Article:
Many people claim that real estate is a good ‘hedge’ against inflation. But what does this mean and, more importantly, is it really true?
Well, to answer those questions, you first have to understand what inflation is and how it can affect your finances.
Inflation is when the price of goods and services rises over time. And because things cost more, the dollar in your pocket buys less. While this might seem like a ‘bad’ thing, a little bit of inflation is a ‘good’ thing as it is a sign the economy is healthy and growing.
After all, if the economy is growing, you have more money to spend – and it’s this higher spending that’s pushing prices up. Ideally, wages then go up broadly in line with inflation, so no one is worse off.
However, problems start when inflation starts outpacing income growth – whether that’s from a salary, investments, pension or another form of retirement income – as this means, effectively, you are getting poorer.
This is why the Reserve Bank of Australia tries to keep inflation between 2-3%, on average, over time – as it’s seen as a good balance between encouraging economic growth and preserving the value of your money.
Read more: What is lifestyle inflation?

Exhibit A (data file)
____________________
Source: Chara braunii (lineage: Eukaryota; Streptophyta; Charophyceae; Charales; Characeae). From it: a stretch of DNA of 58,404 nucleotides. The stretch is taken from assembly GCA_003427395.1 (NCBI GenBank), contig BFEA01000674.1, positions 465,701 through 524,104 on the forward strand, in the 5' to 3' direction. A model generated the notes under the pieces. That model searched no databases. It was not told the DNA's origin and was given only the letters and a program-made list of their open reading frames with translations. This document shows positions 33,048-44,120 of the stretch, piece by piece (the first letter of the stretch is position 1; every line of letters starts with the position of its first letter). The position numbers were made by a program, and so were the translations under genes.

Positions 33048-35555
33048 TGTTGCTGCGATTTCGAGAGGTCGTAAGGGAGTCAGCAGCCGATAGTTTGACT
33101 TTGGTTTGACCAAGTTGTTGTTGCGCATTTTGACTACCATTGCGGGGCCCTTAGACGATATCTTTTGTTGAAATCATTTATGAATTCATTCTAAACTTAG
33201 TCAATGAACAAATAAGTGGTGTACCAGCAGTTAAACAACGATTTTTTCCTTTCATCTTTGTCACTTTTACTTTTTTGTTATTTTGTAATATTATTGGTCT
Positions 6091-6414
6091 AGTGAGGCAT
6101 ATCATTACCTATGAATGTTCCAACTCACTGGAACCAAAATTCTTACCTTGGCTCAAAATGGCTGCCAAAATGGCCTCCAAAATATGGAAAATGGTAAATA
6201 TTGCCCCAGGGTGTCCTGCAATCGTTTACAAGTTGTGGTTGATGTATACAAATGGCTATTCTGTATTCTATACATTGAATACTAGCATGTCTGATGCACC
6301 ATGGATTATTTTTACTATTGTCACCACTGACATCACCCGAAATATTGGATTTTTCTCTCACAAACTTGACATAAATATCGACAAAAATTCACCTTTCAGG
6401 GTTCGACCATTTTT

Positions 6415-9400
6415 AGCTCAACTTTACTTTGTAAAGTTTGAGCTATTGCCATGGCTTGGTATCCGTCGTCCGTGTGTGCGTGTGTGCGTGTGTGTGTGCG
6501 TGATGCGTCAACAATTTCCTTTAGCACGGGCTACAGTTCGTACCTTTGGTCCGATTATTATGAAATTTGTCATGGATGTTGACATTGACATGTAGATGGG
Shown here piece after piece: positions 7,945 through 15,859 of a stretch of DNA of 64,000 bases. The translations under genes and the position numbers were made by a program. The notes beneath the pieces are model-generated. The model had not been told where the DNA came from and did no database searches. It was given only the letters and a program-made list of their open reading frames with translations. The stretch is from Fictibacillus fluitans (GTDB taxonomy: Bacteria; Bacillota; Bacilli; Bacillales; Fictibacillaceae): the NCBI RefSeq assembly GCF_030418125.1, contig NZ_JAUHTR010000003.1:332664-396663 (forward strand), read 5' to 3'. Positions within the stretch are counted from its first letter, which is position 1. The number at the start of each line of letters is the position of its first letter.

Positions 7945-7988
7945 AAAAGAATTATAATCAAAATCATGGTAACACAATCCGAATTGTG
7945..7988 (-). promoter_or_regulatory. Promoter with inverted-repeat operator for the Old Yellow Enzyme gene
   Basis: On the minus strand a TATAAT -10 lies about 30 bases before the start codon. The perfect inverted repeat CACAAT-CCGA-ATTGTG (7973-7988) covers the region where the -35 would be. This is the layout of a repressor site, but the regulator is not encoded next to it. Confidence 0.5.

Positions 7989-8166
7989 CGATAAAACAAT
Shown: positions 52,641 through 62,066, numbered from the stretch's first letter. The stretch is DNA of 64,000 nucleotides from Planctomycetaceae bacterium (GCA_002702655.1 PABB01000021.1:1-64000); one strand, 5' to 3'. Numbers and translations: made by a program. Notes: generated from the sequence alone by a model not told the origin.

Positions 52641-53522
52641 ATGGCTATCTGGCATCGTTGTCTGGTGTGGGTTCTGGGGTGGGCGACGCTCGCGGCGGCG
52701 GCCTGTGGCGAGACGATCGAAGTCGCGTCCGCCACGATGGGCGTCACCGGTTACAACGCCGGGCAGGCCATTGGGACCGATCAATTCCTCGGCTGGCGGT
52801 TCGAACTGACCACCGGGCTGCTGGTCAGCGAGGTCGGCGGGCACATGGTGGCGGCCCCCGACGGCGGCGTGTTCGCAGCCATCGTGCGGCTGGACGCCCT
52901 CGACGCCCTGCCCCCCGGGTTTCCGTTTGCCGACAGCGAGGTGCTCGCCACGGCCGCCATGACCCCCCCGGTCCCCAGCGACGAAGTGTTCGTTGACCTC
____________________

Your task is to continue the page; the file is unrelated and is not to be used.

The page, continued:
How to protect yourself from inflation
Countering inflation as an investor is, in theory at least, relatively straightforward: you need to make sure your investments are bringing in a return that’s greater than the rate of inflation.
But this is easier said than done, particularly in an inflationary climate. That’s because the interest rates offered on low-risk investments such as term deposits typically won’t keep up with inflation. As a result, your savings are going backwards.
Conversely, higher-risk investments such as shares might offer a return that beats inflation, but – if things go badly – you stand the chance of losing all your money.
Why real estate can be a good hedge against inflation
In general, real estate is considered a good hedge against inflation for three reasons.
Firstly, history tells us that property prices have risen in value over the long term at a rate that’s exceeded the rate of inflation.
Secondly, while your property’s value will likely rise over time, your debt naturally decreases – as you pay down your home loan. But here’s the clever part: you’re paying back the lender with money that’s worth less than when you originally borrowed it.
Thirdly, rents usually rise alongside prices. So if you buy an investment property and rent it out, any income you receive should hopefully keep pace with, or even exceed, the rate of inflation.
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